I don’t expect any non-Portuguese readers to buy the Colom story; I just find it fascinating that we can have such exotic doubts about the identities of people who were well-known in their own day. The true identity of Shakespeare is supposed to have been known to many of his contemporaries, and Salvador Fernandes Zarco’s grandfather had been a governor of Madeira for forty years before “Columbus” married the daughter of another governor there. It’s hard to imagine that people didn’t know these things, but easy to believe they didn’t feel it necessary to write down that Colom wasn’t some random Genovese shipwrecked on the Portuguese coast at 25, never to return to Genoa, as the official version goes.

In both stories we have two lives glued together: that of the actual man who did the deeds (whether sailing or writing plays) and that of some random schmo with the right name and paper trail. Shakespeare’s case is supposed to have been a matter of genuine deceit, whether because Marlowe was playing dead or a nobleman (Oxford or Bacon) was preserving his reputation. Colom’s case looks like later Italian self-deception.

It’s also harder to correct; Oxford, Marlowe, and Bacon were all Englishmen (and Marlowe not even a nobleman), so national dignity isn’t at stake in the Shakespeare Question. But if Colom was Portuguese, that puts all the descobrimentos squarely in the hands of the Portuguese navigators—a logical conclusion, but not one likely to be popular with Italians or Spaniards.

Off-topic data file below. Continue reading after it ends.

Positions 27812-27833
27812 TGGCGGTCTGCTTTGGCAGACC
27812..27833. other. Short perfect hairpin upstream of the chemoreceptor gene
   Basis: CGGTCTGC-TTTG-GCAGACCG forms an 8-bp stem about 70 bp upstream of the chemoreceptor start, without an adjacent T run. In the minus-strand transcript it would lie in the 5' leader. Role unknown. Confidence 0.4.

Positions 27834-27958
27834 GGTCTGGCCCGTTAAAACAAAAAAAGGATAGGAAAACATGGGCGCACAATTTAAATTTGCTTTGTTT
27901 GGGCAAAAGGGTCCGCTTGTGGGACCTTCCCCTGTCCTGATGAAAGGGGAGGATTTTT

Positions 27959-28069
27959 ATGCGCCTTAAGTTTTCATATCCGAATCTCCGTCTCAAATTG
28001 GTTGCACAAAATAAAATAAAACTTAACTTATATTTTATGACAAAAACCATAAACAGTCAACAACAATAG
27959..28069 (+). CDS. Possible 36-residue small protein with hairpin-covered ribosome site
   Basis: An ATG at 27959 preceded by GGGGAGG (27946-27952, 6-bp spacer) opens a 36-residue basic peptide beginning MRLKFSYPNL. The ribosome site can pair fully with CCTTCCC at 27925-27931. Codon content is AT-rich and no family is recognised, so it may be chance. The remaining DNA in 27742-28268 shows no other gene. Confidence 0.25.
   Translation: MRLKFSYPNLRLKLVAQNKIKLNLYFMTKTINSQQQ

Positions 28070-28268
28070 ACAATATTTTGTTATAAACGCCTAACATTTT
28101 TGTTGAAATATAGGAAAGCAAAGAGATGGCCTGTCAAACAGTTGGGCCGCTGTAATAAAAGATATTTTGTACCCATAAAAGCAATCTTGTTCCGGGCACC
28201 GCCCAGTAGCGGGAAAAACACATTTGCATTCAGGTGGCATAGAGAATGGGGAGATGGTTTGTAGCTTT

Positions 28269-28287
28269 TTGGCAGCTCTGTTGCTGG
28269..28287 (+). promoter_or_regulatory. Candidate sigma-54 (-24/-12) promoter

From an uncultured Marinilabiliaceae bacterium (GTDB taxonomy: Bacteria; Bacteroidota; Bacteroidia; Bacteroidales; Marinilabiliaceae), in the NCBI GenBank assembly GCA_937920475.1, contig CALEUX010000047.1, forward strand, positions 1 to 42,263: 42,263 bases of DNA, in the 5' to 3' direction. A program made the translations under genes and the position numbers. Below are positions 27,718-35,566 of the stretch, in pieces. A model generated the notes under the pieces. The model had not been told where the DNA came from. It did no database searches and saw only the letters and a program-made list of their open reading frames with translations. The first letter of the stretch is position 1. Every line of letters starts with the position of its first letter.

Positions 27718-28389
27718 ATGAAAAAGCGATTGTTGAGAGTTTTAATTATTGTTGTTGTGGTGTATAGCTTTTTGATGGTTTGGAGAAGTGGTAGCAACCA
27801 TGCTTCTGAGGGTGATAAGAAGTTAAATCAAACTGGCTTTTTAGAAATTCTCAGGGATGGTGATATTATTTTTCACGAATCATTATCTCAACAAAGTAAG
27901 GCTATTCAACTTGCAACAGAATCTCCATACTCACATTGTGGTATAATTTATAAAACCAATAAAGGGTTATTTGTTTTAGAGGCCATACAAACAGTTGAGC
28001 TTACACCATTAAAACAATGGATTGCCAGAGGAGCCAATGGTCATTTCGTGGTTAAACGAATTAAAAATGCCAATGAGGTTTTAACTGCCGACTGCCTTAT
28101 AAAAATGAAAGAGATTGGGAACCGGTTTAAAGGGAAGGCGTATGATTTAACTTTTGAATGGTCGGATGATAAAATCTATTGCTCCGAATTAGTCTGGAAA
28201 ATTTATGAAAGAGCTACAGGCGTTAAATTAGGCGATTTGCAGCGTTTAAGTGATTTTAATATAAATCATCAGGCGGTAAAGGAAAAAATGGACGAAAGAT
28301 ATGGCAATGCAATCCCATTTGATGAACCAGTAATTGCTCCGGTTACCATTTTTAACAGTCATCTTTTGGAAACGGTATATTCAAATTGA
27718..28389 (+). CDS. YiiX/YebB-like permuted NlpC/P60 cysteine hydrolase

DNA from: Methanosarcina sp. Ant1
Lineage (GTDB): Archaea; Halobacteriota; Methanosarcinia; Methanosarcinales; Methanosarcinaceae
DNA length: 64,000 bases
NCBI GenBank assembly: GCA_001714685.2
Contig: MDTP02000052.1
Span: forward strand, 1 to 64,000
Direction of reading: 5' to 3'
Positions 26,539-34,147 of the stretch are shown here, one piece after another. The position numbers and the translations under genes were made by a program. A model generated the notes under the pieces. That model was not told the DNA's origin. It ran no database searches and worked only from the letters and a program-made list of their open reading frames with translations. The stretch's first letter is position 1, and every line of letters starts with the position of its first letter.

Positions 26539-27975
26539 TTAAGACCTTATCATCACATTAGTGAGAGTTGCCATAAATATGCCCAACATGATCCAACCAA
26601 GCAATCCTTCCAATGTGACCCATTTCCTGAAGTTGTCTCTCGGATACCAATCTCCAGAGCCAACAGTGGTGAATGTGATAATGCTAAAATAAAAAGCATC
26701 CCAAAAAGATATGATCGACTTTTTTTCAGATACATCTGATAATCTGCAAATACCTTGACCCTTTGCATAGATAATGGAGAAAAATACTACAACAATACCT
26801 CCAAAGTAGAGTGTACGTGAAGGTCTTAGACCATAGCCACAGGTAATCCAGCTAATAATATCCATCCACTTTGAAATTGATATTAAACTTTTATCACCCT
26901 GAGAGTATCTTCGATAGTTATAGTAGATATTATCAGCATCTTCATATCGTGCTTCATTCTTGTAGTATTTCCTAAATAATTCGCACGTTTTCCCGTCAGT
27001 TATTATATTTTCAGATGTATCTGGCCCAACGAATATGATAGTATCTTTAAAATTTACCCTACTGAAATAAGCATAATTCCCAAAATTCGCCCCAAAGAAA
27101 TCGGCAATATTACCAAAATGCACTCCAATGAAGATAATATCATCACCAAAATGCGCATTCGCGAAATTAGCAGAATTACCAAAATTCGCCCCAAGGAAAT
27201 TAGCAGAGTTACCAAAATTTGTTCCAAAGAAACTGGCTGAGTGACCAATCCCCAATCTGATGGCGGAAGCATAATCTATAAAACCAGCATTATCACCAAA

Pretty PHP Fonts

Saturday, August 14th, 2004

Look-and-feel link of the day: Firefox - Switch

I was going to redecorate with pretty fonts (possibly Tengwar), as described in dynamic text rendering at A List Apart, but I ran out of web design energy. If you want to try it at home, here are some useful links I found in the comments:

Teeny Weeny Fonts

Friday, August 13th, 2004

Freebie of the day: Westciv’s CSS Level 1 course

I’ve joined a few new writing mailing lists lately. As a result, the number of HTML emails I get in teeny weeny fonts has skyrocketed. I don’t know whether it’s AOL’s fault, Yahoo’s or the ever-culpable Microsoft’s, but tonight I got annoyed enough to do something about it.